Murder Defendant ‘Had to’ Shoot Victim, Defense Says

During opening arguments in a murder trial, the prosecution said a victim made an “offensive” comment and, when he tried to take it back, the defendant shot him. However, the defense says the defendant acted in self-defense.

Andre Becton is charged with first-degree murder while armed and two gun related offenses for his alleged role in the death of 35-year-old Darnell Peoples on the 600 block of Mellon Street, SE in 2016.

The prosecution said March 25 that Peoples was two weeks shy of his 36th birthday when he came across a group of individuals, including Becton, playing a game of dice. Apparently, the individuals were hunched over with their butts out and Peoples, who was high on PCP, a mind-altering drug, made a homophobic comment.

According to the prosecution, Becton, 27, became angry at the comment.  She said Peoples tried to “squash” the issue by giving him a hug, but Becton refused to calm down and instead pulled out a gun and fired. She said Becton fled the scene in a red car. An eyewitness provided the police with part of the license plate number.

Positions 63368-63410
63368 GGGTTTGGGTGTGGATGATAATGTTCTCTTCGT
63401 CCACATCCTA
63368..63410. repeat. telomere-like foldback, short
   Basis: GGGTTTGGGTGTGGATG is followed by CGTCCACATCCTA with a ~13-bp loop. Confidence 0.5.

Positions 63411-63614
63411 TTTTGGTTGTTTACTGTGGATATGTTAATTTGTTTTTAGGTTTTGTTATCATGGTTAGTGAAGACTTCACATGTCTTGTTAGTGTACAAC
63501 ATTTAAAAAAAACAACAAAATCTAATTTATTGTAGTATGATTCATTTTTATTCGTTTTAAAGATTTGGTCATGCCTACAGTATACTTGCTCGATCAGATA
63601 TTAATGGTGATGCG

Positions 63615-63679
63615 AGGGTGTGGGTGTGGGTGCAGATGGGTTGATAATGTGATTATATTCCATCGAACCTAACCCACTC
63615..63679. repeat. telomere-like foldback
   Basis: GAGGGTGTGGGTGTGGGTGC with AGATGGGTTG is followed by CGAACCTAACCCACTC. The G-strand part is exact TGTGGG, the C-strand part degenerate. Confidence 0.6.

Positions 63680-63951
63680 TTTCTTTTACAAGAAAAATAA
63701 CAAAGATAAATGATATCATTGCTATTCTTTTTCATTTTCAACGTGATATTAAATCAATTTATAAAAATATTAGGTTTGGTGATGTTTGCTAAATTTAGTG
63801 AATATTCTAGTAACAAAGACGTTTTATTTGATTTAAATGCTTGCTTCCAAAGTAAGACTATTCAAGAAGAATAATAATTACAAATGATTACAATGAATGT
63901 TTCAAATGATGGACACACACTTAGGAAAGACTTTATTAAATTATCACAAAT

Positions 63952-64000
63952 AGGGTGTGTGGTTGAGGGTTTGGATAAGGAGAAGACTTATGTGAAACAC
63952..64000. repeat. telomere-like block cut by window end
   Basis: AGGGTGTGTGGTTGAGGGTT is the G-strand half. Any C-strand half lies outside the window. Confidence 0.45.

The defense offered a different theory, stating that the victim was the aggressor.

Defense attorney Bernadette Armand said Peoples was a drug dealer and was on his way to find crack cocaine for a friend when he ran into the group. Armand said the victim was so high on PCP that he was “belligerent,” “erratic” and “out of control.” She said Peoples approached the group and wouldn’t leave them alone.

Armand said her client had a gun in his waistband for protection but noted that Peoples got in Becton’s face and put his hands on the defendant. She said Becton felt Peoples’ hands on the gun and that’s when a struggle ensued and the gun went off.

The defense said the prosecution’s case relies heavily on the testimony of one eyewitness, the woman who Peoples was getting drugs for. In addition to the drugs, Armand said the witness was diagnosed with schizophrenia and bipolar disorder and wasn’t taking medication for it. 

Armand said the case is not about whether Becton shot Peoples, but rather why Becton “had to.”

The trial is scheduled to continue on March 26.